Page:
Is water becoming a material business risk? GlaxoSmithKline think so

Here is their risk statement:

“Increasing levels of water stress which reduces the level of the availability of water for our operations.” [1]

Perhaps their manufacturing sites are in the desert, but this information has not been included in their annual report. However, later they announce that the water stress risk has a low risk level, but can continue up to 10 years after the balance sheet date.

This leaves the reader with the question of whether the risk is real or material for the company. If the company judge water as a risk in countries where it is abundant, they should include earthquakes as well, which of course they don’t.  If the company believes the risk is low why put it in the report at all. Only material risks need to be reported. They are neither logical nor consistent, more interested following the climate trend.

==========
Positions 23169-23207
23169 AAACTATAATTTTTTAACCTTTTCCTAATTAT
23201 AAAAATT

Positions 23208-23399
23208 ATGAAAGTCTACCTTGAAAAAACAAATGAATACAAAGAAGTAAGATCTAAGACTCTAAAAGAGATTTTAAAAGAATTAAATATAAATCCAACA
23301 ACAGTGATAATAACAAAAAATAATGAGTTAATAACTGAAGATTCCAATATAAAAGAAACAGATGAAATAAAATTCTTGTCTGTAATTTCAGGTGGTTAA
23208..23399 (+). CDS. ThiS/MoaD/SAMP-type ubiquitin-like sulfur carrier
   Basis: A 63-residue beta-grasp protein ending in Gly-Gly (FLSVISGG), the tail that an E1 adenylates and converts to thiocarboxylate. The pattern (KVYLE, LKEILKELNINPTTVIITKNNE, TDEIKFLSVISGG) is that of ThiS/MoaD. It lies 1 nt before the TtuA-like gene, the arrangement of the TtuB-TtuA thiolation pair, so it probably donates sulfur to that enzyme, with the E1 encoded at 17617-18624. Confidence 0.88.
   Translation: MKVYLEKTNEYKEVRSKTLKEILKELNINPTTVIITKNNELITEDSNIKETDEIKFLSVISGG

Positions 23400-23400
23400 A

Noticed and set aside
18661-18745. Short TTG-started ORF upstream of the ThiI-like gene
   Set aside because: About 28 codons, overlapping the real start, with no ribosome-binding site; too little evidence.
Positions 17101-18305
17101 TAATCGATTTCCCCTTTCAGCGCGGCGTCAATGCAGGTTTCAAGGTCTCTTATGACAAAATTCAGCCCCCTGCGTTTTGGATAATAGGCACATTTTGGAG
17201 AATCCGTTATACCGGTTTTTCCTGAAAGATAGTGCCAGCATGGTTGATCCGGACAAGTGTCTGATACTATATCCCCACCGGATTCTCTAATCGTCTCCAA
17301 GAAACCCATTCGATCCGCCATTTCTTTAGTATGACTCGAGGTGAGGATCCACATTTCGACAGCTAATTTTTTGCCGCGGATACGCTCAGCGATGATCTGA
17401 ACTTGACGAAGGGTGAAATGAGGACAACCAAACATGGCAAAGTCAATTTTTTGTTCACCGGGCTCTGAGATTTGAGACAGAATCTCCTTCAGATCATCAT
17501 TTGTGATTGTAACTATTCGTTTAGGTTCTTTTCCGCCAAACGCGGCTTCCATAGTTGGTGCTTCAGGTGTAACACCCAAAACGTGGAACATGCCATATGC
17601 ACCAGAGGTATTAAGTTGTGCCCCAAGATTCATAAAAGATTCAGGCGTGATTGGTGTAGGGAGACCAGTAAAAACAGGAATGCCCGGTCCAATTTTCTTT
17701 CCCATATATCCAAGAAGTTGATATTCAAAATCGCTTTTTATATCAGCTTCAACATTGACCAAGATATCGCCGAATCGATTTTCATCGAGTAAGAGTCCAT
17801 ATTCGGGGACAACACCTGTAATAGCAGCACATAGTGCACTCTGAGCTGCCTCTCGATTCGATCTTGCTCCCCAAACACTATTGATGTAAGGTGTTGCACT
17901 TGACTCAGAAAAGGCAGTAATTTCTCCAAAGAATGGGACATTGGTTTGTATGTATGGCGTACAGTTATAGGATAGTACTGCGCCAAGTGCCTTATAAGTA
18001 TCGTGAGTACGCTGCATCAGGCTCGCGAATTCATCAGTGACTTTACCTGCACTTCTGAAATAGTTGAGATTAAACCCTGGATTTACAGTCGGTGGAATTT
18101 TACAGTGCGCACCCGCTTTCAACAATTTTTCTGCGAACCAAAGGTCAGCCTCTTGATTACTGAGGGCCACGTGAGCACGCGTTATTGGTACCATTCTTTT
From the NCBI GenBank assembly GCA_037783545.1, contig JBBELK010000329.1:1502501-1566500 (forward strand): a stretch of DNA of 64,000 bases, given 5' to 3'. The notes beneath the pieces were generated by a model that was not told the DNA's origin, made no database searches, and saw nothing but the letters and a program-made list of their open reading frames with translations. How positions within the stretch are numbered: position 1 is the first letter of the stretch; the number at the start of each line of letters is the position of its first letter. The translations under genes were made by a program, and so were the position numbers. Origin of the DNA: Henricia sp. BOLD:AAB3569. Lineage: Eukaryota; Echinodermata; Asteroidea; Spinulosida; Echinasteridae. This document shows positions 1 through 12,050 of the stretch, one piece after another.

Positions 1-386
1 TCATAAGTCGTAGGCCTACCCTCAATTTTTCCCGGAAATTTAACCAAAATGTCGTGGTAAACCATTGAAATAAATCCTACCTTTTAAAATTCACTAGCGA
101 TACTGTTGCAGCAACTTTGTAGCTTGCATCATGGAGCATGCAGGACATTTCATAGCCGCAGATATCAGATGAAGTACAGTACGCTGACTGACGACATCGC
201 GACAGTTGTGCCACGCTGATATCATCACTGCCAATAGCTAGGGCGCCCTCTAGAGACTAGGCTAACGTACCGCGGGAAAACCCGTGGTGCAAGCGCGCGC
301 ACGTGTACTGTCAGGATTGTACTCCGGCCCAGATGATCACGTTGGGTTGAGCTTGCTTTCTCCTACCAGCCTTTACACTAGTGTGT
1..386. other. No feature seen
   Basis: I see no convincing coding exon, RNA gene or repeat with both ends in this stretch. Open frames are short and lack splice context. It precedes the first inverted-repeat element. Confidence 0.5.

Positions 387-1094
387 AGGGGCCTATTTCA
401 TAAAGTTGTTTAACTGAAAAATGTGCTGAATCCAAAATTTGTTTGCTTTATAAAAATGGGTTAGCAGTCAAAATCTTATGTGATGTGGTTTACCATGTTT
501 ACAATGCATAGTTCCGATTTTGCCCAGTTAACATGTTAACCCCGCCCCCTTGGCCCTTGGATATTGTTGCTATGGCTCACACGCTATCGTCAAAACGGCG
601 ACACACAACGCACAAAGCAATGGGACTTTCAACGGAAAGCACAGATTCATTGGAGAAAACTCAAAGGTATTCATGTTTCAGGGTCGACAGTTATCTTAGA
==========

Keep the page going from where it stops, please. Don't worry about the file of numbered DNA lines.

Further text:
Associated British Foods are more optimistic in their 2021 Annual Report where they “recognise water as a valuable shared resource that can be scarce in some parts of the world.” Water for them is not a risk but a responsibility, where they show the world how well they recycle their water:

“Of the total water abstracted, 25% was reused within our operations before finally returning it to the watercourse.”

These companies are using fashionable marketing to state:

“We are a climate considerate company and here is the proof”.

Or perhaps these two companies believe that no-one will read this part of the report.

 [1] GlaxoSmithKline, GSK Annual Report 2021 page 50 under heading Summary of GSK’s risks and opportunities.